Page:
On March 9 I was cruising along at 60 mph on a highway in Wisconsin when a car pulled out right in front of me. I’ll never forget that “oh no” second when I realized that there was nothing I could do to avoid the impact.

The metal crunched, the air bag deployed, the EMTs and sheriff’s deputies were on the scene in two or three minutes. I was taken to emergency room in Sturgeon Bay. Besides the bruises all over my body, x-rays revealed that the only major damage was a broken right heel.

Then, while recuperating at home, an intestinal blockage caused such severe pain that I called 911 and took another trip with EMTs to an emergency room. On top of that, I developed an infection which caused my left foot to swell up like a balloon. I had a tube inserted through my nose into my stomach, was NPO (nothing by mouth) for five days and on IV antibiotics for another five days. I had more than twenty needles put in my veins or stuck in my fingers.

A Nazi concentration camp survivor named Victor Frankl stated, “Life is never made unbearable by circumstances, but only by lack of meaning and purpose.” Kevin Ware, the Louisville basketball player who broke his leg on national TV a week and a half ago, tried to make sense of his freakish accident by saying in an interview that the injury must have a purpose.

So here I am trying to make some sense, find some meaning in the month of March which for me played out like an absurd Franz Kafka story. Here’s what I think I’ve figured out to date.

First, thank God for morphine and Vicodin. Thank God for doctors and radiologists and competent nurses and antibiotics. Science has given us gifts which help us get through our suffering and sometimes even cure us.

Second, healing often involves suffering. After having used two veins in both of my arms for IVs during the week, the nurse told me that she was having trouble finding a good vein. Sure enough, she stuck the needle in my left wrist, pulled it out, tried again and again. By this time I was sweating profusely. Inserting the tube through my nose and into my stomach wasn’t fun either. Anyone who has gone through psychotherapy will testify that that kind of healing can also involve a fair amount of pain.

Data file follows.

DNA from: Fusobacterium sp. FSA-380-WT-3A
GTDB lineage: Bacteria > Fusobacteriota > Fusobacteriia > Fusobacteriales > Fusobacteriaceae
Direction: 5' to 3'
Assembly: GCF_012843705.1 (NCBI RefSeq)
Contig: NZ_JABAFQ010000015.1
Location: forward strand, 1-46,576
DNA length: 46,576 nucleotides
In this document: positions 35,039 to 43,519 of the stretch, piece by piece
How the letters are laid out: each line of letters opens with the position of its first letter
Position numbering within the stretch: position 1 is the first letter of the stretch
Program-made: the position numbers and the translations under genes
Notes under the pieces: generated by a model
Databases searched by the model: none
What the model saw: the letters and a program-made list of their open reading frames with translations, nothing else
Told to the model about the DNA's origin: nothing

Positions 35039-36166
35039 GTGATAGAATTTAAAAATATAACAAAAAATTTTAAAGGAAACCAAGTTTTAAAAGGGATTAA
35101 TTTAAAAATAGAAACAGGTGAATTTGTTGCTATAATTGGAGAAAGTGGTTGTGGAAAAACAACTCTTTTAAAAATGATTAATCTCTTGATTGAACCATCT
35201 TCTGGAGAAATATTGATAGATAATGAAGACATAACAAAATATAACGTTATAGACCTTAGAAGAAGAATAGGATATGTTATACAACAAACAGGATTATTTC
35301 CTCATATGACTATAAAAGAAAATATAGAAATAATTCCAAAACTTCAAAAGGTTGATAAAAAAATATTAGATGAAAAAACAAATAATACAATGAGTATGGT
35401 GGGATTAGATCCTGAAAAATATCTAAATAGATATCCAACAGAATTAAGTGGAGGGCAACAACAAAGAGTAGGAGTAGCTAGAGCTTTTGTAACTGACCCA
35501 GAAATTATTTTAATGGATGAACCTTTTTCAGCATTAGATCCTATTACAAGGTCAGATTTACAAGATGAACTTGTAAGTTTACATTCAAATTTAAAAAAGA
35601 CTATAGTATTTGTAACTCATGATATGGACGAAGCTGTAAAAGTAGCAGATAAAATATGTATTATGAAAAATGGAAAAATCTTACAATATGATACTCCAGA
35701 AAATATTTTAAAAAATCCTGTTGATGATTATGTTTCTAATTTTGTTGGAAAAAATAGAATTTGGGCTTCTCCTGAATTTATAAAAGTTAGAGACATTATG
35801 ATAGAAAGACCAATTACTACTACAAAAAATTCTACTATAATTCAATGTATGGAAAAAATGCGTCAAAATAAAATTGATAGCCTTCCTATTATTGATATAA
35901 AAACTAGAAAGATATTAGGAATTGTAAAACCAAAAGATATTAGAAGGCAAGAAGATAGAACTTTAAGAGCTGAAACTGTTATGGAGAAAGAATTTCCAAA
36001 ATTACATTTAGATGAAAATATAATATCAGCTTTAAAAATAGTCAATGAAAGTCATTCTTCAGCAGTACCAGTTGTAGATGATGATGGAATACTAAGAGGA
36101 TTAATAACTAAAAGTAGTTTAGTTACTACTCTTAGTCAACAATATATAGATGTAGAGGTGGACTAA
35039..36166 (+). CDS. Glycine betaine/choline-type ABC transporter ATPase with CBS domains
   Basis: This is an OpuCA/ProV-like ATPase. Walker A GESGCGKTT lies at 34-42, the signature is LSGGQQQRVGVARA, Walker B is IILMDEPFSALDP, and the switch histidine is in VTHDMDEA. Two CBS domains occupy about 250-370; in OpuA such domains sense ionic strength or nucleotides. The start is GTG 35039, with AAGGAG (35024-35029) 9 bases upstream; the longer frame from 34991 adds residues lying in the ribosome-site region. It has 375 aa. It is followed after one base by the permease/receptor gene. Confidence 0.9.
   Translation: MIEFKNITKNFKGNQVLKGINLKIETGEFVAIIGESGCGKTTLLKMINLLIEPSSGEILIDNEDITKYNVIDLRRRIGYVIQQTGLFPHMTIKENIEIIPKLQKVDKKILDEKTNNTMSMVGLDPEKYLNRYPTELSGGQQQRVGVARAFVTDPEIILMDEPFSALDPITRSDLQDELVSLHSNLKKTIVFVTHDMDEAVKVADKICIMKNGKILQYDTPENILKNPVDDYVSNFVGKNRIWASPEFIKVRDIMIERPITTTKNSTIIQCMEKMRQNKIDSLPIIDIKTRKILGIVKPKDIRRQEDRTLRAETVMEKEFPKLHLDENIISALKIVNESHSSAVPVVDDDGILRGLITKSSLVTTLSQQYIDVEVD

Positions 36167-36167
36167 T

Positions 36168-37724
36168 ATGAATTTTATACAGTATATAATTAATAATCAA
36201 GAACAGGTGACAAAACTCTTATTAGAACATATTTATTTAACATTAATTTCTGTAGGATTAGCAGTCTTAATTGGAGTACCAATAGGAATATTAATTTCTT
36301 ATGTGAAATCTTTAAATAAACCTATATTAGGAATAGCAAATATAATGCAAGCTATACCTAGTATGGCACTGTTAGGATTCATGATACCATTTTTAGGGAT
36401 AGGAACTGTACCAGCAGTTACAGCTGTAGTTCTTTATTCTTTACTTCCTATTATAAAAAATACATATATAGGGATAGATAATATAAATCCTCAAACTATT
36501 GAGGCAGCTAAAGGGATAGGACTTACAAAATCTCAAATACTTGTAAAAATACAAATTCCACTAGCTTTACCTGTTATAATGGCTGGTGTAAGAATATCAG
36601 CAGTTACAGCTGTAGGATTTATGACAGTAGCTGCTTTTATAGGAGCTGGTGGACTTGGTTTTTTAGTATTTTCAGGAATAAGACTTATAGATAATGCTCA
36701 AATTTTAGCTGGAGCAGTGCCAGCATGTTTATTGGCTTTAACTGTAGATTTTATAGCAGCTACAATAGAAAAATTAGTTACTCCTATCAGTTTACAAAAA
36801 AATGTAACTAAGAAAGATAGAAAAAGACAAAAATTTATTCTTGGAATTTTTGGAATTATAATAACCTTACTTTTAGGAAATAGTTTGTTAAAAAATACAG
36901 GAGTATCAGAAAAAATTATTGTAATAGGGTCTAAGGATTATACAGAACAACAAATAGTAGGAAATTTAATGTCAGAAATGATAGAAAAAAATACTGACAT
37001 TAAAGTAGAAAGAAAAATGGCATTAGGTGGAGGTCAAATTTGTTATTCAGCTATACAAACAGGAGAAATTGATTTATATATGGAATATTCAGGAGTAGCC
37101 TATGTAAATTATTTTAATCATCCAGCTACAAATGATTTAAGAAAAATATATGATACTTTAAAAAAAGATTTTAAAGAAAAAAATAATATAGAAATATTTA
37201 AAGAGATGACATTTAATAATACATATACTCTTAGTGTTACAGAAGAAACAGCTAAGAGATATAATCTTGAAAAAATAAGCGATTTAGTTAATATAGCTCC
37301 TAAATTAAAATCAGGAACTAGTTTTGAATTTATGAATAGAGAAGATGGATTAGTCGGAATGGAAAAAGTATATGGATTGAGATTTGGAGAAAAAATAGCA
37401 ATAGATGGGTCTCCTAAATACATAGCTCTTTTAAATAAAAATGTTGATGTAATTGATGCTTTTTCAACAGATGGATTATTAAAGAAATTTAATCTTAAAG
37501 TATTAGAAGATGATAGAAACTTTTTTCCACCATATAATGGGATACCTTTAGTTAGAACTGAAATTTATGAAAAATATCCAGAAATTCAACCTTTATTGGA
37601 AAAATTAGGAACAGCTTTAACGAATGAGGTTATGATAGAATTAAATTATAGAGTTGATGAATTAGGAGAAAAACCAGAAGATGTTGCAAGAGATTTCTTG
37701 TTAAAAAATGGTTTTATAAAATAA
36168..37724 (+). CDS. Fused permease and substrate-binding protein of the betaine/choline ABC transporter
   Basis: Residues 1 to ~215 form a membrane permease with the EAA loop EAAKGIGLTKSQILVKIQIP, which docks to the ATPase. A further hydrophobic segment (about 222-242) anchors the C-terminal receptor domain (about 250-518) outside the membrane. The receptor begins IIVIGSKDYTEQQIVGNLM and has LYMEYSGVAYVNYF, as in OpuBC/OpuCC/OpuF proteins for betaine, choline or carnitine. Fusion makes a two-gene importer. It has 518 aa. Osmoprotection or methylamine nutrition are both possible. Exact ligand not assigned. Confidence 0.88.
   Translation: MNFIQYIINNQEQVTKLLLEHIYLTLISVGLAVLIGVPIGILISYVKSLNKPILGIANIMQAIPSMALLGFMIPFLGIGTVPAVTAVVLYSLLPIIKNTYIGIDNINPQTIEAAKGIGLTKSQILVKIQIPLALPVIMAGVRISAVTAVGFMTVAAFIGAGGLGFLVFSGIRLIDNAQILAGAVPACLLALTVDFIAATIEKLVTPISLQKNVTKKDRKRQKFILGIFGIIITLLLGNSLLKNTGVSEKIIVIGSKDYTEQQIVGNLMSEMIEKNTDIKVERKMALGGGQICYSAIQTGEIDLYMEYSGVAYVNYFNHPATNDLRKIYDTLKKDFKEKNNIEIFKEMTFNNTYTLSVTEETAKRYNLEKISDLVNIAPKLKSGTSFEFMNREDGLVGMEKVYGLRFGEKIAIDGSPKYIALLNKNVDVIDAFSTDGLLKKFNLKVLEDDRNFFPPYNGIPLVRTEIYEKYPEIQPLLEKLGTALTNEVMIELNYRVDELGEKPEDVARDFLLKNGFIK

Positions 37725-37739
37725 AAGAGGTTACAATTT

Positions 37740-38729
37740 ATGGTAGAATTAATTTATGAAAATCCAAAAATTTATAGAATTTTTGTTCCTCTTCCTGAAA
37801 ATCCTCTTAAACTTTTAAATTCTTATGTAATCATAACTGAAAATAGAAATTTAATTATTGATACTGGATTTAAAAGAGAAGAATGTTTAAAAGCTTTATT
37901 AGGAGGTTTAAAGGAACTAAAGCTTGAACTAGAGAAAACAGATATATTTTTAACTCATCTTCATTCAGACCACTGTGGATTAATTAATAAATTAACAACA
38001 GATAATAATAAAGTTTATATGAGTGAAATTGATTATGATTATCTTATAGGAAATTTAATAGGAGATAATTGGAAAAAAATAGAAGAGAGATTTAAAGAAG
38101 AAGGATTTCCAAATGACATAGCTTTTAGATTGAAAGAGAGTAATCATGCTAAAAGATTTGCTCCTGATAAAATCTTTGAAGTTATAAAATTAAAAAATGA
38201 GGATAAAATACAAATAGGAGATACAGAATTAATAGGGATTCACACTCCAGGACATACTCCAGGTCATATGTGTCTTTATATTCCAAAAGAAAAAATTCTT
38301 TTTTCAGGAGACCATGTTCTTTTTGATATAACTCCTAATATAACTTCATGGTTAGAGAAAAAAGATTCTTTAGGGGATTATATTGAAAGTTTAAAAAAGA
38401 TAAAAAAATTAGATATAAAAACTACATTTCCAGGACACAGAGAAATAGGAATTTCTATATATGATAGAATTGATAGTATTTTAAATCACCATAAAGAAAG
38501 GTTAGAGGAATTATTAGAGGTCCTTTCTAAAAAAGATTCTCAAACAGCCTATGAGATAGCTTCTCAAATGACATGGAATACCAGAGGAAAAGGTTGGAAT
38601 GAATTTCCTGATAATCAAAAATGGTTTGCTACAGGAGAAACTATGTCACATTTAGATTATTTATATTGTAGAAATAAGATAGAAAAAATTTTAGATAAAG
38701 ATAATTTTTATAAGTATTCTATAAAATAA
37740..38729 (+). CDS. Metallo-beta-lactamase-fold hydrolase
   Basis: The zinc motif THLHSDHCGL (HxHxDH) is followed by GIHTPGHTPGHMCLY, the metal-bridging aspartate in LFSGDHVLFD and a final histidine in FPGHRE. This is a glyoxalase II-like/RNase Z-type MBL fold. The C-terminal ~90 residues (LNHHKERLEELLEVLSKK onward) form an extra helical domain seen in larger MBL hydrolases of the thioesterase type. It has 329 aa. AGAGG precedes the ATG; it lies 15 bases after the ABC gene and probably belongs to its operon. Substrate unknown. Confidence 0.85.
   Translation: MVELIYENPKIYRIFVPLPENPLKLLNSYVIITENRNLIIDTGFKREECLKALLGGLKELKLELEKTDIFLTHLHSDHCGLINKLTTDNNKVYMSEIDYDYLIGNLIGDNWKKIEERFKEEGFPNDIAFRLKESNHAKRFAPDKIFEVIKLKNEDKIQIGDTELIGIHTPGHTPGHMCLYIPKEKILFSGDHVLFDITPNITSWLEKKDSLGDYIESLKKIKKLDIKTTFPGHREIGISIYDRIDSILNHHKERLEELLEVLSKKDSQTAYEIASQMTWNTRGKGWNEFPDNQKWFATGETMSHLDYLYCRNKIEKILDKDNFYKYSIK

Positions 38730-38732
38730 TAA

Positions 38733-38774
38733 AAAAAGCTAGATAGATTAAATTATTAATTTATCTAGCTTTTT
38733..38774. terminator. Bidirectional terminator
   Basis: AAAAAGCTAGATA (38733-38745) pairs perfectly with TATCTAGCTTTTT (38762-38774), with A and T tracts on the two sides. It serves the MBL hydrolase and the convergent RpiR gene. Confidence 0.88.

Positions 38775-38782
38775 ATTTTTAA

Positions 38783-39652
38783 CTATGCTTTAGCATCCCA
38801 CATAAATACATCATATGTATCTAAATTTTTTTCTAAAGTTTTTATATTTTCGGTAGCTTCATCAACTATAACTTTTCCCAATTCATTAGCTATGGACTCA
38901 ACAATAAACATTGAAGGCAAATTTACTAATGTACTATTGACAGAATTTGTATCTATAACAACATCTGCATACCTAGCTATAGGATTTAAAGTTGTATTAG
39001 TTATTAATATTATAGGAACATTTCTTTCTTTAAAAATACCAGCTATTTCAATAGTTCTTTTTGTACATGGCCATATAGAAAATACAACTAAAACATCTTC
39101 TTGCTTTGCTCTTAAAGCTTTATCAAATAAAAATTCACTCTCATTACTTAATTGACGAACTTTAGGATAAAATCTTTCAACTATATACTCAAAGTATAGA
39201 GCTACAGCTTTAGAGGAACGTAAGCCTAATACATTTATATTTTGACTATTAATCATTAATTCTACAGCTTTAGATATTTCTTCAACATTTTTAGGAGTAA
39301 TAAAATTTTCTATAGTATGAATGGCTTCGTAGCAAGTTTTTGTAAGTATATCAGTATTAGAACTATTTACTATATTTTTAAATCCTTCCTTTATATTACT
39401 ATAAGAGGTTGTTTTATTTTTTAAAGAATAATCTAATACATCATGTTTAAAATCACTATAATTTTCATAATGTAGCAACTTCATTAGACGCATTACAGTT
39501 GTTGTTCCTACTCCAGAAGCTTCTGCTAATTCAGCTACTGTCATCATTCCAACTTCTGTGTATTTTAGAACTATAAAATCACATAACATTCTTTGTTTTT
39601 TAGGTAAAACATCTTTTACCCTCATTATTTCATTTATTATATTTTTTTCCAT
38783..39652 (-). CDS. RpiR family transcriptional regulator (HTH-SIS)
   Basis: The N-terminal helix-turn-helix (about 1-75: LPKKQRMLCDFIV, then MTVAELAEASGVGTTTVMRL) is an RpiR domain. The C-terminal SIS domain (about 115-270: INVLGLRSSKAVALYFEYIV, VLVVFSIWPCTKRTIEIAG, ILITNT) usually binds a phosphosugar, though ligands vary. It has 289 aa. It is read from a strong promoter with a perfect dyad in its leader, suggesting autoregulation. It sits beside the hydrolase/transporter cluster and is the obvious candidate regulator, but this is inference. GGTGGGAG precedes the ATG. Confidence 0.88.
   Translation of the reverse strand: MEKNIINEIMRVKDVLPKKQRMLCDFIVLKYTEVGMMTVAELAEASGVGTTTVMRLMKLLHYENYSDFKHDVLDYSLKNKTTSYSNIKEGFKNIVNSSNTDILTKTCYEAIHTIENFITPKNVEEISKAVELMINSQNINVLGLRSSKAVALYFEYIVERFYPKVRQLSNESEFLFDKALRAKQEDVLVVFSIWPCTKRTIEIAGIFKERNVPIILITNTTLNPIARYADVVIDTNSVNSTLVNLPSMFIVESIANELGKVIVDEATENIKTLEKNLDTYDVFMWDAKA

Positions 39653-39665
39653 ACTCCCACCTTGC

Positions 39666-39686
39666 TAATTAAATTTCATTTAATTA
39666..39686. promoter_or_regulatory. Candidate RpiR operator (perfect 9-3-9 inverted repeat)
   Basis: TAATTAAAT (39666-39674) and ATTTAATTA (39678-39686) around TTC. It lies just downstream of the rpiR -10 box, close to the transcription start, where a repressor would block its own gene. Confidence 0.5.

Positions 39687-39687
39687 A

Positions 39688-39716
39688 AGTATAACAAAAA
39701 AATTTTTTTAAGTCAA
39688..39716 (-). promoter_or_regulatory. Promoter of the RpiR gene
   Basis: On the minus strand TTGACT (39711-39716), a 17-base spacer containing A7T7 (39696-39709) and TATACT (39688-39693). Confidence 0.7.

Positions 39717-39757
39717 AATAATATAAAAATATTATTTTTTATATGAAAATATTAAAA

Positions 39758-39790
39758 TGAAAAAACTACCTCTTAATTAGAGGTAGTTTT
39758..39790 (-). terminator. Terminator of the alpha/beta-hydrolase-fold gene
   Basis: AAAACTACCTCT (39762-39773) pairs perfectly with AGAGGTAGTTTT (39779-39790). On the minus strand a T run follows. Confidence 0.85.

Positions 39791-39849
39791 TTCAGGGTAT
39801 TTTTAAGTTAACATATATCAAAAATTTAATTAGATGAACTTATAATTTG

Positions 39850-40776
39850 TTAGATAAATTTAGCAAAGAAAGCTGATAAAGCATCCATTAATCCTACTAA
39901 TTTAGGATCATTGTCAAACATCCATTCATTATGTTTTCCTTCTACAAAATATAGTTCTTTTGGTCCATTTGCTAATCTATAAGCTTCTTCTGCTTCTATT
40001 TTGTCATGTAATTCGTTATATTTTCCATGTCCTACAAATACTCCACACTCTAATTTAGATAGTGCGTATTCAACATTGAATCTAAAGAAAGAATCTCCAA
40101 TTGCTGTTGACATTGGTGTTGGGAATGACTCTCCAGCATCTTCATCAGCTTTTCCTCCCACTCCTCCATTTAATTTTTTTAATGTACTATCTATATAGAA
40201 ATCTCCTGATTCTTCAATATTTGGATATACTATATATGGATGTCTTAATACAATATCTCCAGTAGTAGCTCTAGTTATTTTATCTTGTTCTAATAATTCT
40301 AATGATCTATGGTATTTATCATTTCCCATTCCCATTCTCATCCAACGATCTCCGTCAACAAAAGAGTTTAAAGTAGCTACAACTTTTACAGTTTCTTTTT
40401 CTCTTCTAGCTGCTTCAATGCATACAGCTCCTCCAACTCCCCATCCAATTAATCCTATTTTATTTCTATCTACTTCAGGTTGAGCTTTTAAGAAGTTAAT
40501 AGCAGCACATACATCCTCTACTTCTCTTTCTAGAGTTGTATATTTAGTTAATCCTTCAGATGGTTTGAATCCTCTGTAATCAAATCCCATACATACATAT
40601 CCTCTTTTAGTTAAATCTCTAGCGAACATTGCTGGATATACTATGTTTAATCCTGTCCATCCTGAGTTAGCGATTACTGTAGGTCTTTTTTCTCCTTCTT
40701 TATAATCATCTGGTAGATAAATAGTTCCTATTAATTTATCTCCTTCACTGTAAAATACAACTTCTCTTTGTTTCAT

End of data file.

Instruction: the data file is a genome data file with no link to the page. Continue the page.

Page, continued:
Third, sometimes there are no magic palliative pills. Sometimes we have to just grit our teeth and find a way to get through it.

Fourth, believing is seeing. I’ll never forget Officer Tom Hall telling me that the police are trained to look for the bad in people. They pick up on subtle behaviors that most of us miss. They find the bad in people, because they are looking for it.

Likewise, if you are convinced that life or God are unfair, you will find plenty of evidence to support your belief. In contrast, I have been nurtured for 65 years by stories like the ones some of us heard during Holy Week, i.e. that the worst in us can be transformed into good by the power of righteous suffering. In my case, stories about Jesus trumped stories by Franz Kafka. I found what I was looking for. The care given me by friends, family and medical professionals trumped the undeserved suffering I endured in March.

So, that’s why I urge everyone to teach your children and grandchildren how to suffer, because there will be times when it can’t be avoided. Because there are times when suffering is required for healing. Because in our lives east of Eden, the highway to happiness will often meet unavoidable detours of suffering. There is no direct route to a meaningful life.

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